I cannot say that I hate-watched The Killing‘s second season. My connection with it was not passionate enough, the feelings it prompted not strong enough, for that. Let’s say that I sad-watched it. I was disappointed like a lot of people with the first season, which began with a kind of mopey, rainy grandeur, but turned into a kind of marathon rug-pulling-out contest, with fakeout after fakeout giving the lie to the show’s claim to be more than just another formula, procedural whodunit. (It was more: like, 20-some hours more.)
And yet I watched the second season, not every hour, but enough to keep up, to hope, to appreciate the elements of the show that I enjoyed all through season one. The Killing wasn’t a show that satisfied me in the end, but it was able—after I would have just forgotten about most shows—to make me want it to be better, and that was something.
Did last night’s season two finale, in which Rosie Larsen’s killer (killers, in a way) was finally identified, redeem the series? It did not. But I have to give it some credit: after one psych-out after another, the final reveal was, if not gaspingly stunning, emotionally effective in a way I didn’t expect. That Jamie did it, or started the process of doing it, would not have surprised many of us in the show’s very first hour. Weaselly, whiny, self-justifying Jamie, killing for ambition, getting his hands dirty for Darren—in the process, ironically, of planting bones—was a likely suspect from the get-go.
But to have the final coup de grace delivered, unknowingly, by Rosie’s aunt Terry—that was powerful for reasons having nothing to do with whether or not you ever could have seen it coming. Frankly, the way it played out was a little far-fetched—that she would have stalked off in her heels and dispatched a car with a girl in the trunk like she were changing a flat, all to keep things going with her lover. Nor was it the gut-punch of her later realizing that she’d killed a girl she loved. It was the sad, tawdry banality of it all.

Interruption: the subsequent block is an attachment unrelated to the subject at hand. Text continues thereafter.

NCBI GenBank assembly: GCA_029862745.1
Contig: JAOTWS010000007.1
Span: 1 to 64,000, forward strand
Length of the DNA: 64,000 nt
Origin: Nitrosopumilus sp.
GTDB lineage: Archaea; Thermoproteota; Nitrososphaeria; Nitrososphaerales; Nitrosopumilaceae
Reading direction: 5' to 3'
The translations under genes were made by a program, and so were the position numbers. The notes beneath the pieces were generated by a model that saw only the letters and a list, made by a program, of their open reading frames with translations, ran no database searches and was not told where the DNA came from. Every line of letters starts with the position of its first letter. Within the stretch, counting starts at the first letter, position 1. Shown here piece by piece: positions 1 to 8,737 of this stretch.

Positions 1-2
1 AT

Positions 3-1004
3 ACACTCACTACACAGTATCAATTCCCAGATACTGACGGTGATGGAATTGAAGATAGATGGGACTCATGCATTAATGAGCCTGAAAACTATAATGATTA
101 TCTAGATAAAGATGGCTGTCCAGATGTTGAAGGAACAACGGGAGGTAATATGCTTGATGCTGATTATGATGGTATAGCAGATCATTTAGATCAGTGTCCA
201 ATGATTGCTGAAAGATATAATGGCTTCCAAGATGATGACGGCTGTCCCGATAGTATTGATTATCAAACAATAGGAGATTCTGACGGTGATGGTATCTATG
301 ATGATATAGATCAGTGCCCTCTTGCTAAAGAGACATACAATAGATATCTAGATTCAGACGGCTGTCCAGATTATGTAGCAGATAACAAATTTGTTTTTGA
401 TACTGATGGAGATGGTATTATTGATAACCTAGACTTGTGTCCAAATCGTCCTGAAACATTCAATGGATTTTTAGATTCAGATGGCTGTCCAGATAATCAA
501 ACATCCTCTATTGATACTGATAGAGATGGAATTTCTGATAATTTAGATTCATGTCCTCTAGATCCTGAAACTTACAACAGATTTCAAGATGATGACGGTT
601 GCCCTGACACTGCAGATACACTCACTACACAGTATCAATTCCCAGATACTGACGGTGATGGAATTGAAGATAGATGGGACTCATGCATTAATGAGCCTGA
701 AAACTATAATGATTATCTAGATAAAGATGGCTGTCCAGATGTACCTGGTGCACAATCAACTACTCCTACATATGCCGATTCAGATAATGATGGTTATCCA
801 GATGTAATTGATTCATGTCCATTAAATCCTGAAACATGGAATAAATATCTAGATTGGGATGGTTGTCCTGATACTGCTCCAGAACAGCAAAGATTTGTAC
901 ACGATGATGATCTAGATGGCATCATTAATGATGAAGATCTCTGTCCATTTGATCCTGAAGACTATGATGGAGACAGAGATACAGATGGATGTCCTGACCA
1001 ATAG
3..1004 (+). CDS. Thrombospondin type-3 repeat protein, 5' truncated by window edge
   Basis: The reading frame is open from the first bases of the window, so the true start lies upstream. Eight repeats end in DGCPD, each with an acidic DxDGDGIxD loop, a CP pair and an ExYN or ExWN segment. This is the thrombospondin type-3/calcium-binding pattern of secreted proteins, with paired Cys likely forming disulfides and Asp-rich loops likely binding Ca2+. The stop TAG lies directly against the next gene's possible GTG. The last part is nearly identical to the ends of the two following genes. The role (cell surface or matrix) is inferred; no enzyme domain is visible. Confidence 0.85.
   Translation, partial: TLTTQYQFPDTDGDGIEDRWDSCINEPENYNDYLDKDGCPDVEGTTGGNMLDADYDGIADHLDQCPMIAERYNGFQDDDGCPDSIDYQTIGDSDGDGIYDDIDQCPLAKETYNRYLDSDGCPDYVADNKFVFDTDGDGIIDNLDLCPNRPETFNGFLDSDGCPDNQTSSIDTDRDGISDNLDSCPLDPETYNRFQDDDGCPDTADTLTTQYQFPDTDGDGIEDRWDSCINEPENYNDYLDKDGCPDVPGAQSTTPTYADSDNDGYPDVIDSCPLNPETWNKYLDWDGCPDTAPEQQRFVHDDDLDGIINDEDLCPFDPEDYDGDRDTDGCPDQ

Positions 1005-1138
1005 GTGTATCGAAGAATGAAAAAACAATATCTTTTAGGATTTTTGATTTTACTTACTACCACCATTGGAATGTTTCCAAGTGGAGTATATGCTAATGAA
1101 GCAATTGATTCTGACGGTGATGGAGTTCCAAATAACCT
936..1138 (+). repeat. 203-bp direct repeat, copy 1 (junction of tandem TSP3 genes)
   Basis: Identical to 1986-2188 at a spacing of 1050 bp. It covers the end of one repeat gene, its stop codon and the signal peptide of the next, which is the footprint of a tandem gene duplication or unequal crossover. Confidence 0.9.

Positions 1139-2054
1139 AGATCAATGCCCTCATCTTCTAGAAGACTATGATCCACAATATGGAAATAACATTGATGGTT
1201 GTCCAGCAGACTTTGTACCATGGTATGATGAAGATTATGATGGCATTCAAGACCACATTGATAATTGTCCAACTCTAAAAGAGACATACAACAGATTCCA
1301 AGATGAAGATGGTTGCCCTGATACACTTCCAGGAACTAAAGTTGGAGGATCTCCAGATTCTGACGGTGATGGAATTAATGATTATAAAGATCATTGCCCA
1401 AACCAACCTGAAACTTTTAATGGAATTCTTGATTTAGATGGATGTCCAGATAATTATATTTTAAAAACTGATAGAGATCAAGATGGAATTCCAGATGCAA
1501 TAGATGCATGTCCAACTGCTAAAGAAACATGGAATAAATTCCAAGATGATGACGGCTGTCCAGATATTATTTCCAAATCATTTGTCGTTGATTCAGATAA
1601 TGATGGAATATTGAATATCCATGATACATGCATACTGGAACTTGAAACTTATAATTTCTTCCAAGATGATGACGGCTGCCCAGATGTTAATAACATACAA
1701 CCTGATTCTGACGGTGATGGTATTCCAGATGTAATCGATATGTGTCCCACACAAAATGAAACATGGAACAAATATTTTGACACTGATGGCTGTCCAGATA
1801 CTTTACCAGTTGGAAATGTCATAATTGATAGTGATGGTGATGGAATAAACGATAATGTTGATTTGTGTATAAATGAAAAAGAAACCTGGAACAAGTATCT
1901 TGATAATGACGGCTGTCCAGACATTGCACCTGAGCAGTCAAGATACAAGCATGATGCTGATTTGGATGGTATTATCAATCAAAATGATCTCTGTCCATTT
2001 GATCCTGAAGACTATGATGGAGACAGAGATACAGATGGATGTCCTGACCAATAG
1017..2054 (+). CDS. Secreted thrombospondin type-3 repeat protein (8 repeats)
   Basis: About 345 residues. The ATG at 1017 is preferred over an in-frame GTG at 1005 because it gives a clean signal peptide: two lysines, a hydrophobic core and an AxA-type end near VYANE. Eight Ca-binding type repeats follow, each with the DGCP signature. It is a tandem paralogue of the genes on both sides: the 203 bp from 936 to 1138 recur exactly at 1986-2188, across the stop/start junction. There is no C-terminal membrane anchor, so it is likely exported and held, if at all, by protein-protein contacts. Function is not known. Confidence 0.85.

It wasn’t in the end a crime of passion, or sickness, or premeditation. It was just a thing, an ugly, amoral act by a woman who was caught in a certain circumstance and didn’t have the imagination or moral bearings to do anything else. As Holder said, it was a case of “wrong place, wrong time,” and not just for Rosie. For Terry too. That she would kill an innocent stranger in her own interest, of course, is heinous enough. (The fact that she didn’t know it was Rosie made it no better, though I can see why she’d cling to that.)
But she wasn’t bloodthirsty, she wasn’t violent, she wasn’t a predator or an instigator. She was just, in the end, not good enough not to do it. She could easily have gone her whole life without killing anyone—like, probably, many Terrys out there who never end up having to learn that about themselves. But she was in a place, and she did a thing, and—like happens when some people face a moral challenge—found that confluence of circumstances in which she could be evil.
All that made her capture a brief glimpse of the kind of anti-cop-whodunit that The Killing promised to be. She was caught, and she’ll be punished, but there was no real satisfaction in it, no catharsis, no sense that evil was vanquished, just sad exhaustion. And sad exhaustion—though it is understandably not everyone’s thing—is what The Killing does well. I am probably in the minority, for instance, but even as the cop side of the story lost me, one part of The Killing that always affected me was the Larsens’ wrestling with the loss of their sister and daughter, playing out a process that maybe gets a few choice seconds in most cop shows.
Now, did the wrap-up to the Larsen case redeem the series overall? No, it did not. The Killing wanted to be a show that broke the mold of TV cop procedurals—the red herrings and gotcha moments—but if anything, it was more enslaved to them than most police shows. It wanted to be a real-time look at longform police work, like a season of The Wire, but in the end, it didn’t trust us to stay interested in that without having Linden and Holder end up chasing down dozens of false suspects—in the end turning out far more unbelievable and alienating than any single hour of CSI could ever be. What was good in it—the Larsens’ heartbreak, Mireille Enos’ and Joel Kinnaman’s performances—was swamped by its constant attention to what it was bad at: the procedural stuff, and an insanely overwrought political intrigue.
(Note: I never saw the Danish original, Forbrydelsen., on which The Killing was based, and it’s possible that some of these problems came out of the attempt to remake it. But in the end, that’s no excuse—sticking to a source story when it’s not working out is no excuse in the eyes of the law of storytelling.)
In the end, I’m not very interested to see what happens in a third season of The Killing, if we get one. But that final, bathetic capture of Terry was at least a hint of the show’s promise. The case, it turned out, did not end flashily in a stroke of lightning. Just rain, rain, rain.